Evolution of Machine Tools – CNC Machine Tools
|Date Added: June 20, 2011 01:03:05 AM|
|Author: John Machine|
|Category: News & Media: Technology|
We would like to discuss about the modern machine tools available in markets and the proper utilization of the tools in various industry sections and also about their historical evolution. The definition of a machine tool accordingly in the dictionary is as a powered machine used for cutting or shaping or finishing metals or other materials. This definition can actually be applied to a wide variety of tools and in different industry sectors such as a broach, drill, gear shaper, hobbling machine, lathe, milling machine, shaper, and grinder to name a few. Obviously the definition really doesn’t describe the usefulness of these types of tools. So we'll try to do just that in this article. Most machine tools, also by definition, are tools that are tools that use a power source. In another words the modern day CNC tools not operated manually. But there are some tools that are considered machine tools that are operated by hand. Previously in our consideration considered machine tools, were actually made for the purpose of making other tools. These tools removed the human element from the process of stamping these tools by hand. Instead they were now stamped by machines. Let’s go for some historic stuff for clearing understanding of the invention. The first lathe machine tools were invented in 1751 by Jacques de Vaucanson.
This took the tool out of the hands of the operator. In modern days Machine tools can actually be powered by a number of sources. Aside from human and animal power, the energy for these tools can be captured from waterwheels and steam engines, in the early days, and finally electricity today. The Industrial Revolution had a huge impact on the progress made with machine tools. Machine tools can be manually operated or automatically controlled it can be of manual control or can be controlled by computing facilities. The very early machine tools used flywheels to stabilize their motion. They also had complex systems of gears and levers to control the machine and whatever piece it was that it was working on. After the completion of World War II a new advanced machine was made called the numerical control machine. This machine used a series of numbers punched on paper tape or punch cards that controlled their motion. After the introduction of the concept of numerically controlled machine tools there has been a considerable advances in the development of the more precise and automatic machine tools. In the 1960s, computers were then added to the function of making these machines work. These computers gave more flexibility to the process. These machines became known as computer numerical control (CNC) machines and they could repeat the same set of instructions over and over similar to an assembly line.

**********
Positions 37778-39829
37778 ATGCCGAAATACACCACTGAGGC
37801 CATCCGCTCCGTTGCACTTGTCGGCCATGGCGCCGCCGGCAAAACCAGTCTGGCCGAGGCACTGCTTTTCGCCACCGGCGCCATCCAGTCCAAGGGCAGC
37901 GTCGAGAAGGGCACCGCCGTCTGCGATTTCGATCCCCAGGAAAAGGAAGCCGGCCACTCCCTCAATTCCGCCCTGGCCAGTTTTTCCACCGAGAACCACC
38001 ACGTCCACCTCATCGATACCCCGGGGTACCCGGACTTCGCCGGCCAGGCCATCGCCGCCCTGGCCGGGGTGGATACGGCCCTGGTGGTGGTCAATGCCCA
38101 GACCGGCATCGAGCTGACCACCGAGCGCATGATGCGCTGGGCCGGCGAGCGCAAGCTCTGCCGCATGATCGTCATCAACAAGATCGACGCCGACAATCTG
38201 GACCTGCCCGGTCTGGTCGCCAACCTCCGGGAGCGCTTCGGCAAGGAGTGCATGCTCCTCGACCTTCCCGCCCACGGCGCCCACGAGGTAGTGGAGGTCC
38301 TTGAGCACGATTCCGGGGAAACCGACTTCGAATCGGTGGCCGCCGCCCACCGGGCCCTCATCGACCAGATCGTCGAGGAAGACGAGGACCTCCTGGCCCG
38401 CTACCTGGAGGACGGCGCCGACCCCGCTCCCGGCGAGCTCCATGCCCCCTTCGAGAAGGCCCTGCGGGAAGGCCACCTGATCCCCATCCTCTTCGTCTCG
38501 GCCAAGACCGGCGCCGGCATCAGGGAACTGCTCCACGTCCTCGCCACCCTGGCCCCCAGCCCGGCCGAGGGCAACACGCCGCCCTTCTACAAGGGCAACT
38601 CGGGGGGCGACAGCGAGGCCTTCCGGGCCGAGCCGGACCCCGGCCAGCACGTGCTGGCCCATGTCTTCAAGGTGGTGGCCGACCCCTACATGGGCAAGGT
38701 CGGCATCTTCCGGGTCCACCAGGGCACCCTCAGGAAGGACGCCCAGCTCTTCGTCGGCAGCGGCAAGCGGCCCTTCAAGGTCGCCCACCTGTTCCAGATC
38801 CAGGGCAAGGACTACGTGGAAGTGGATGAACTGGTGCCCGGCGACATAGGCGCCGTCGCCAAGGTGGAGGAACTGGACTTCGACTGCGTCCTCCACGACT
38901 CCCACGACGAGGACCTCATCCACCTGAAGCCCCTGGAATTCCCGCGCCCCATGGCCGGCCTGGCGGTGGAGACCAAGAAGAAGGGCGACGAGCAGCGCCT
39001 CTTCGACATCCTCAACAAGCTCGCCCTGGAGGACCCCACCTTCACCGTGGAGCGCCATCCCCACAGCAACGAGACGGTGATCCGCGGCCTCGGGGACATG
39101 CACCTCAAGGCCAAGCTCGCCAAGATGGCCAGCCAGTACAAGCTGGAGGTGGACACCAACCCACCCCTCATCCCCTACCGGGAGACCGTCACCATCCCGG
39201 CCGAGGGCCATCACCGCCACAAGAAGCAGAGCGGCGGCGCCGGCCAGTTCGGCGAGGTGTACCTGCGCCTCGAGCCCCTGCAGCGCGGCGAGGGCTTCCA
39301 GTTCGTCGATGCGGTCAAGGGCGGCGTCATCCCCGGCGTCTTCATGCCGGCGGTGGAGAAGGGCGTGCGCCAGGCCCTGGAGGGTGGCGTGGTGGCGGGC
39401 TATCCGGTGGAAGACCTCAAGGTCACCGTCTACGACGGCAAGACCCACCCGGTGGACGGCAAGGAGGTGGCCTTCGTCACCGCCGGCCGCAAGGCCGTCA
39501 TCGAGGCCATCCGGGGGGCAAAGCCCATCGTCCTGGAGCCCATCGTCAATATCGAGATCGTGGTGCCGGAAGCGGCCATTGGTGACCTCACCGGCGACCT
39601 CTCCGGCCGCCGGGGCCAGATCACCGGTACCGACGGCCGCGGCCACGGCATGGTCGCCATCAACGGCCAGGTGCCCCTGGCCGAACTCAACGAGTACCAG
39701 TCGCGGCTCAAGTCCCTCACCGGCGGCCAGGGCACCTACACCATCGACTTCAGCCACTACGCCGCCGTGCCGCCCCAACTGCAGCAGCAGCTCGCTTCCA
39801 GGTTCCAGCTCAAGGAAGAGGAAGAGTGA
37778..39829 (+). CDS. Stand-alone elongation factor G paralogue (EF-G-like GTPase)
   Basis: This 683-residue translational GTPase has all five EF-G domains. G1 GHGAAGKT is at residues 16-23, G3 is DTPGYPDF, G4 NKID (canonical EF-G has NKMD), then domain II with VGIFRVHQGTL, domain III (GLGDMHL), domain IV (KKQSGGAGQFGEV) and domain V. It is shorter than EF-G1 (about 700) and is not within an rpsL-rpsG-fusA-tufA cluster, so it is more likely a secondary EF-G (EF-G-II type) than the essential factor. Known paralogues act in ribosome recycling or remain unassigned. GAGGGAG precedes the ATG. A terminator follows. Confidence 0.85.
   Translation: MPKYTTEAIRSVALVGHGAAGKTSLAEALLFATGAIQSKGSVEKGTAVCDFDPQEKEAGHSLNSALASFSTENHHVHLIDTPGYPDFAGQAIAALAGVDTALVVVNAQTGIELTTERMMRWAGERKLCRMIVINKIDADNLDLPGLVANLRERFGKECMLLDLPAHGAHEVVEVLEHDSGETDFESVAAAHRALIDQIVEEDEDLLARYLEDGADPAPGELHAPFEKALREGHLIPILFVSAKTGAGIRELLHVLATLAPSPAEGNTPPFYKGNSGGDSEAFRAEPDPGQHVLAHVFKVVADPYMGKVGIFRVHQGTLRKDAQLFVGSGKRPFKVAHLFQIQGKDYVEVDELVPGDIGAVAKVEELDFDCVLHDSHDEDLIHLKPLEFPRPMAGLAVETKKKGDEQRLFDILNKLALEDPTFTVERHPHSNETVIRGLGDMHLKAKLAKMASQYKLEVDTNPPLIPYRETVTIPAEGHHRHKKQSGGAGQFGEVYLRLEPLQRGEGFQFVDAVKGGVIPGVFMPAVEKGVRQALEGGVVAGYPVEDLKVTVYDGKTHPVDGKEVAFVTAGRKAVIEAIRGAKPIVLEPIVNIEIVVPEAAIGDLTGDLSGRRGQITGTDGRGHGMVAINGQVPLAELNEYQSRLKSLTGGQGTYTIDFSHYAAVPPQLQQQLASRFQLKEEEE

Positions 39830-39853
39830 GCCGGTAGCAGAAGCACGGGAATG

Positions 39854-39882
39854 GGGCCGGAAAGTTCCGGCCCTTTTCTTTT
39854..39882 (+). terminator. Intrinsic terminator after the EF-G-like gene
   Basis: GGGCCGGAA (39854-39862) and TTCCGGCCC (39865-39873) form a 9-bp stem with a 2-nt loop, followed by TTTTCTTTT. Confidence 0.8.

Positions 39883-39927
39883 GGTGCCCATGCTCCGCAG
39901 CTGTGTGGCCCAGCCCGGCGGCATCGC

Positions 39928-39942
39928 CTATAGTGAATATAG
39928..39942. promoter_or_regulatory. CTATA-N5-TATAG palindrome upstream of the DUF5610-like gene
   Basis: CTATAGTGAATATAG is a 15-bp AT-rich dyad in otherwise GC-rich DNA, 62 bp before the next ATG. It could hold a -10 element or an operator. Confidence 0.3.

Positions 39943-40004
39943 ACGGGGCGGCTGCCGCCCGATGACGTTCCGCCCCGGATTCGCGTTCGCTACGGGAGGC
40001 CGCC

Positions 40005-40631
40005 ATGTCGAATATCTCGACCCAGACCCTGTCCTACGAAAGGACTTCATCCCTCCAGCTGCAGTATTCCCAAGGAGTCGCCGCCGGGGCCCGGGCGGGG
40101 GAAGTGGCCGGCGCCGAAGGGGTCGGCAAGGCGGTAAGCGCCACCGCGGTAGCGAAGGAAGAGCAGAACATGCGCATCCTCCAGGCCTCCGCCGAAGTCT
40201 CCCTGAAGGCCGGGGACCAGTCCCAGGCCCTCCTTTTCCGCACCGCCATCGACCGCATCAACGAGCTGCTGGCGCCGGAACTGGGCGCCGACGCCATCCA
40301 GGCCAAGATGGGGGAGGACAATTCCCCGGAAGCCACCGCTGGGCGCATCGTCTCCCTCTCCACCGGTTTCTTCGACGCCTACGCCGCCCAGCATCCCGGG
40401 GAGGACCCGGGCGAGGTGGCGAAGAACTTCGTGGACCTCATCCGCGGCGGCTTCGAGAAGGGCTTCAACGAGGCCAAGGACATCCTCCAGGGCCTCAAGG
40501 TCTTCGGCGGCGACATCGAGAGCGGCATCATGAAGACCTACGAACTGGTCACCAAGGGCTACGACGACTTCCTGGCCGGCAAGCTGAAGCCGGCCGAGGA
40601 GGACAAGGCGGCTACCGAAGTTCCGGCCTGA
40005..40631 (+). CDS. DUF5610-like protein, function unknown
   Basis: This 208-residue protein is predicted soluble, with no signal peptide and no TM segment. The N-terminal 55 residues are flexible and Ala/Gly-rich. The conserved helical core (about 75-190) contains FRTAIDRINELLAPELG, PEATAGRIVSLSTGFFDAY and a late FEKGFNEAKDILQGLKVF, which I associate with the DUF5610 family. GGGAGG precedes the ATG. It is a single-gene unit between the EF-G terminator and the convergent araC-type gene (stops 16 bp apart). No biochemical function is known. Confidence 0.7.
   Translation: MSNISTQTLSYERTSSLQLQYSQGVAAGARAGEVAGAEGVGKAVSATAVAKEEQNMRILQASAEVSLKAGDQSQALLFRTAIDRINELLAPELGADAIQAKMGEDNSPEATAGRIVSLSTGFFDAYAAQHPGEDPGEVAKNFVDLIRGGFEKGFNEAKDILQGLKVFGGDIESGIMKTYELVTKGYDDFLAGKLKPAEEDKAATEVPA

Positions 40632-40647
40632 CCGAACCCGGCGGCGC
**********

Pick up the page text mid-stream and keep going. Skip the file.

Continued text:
The movement in horizontal and vertical coordinates and the overall 5 dimensional structures of the CNC machines have adapted every modern technological improvement and evolved itself to a better product for the manufacturing sector.
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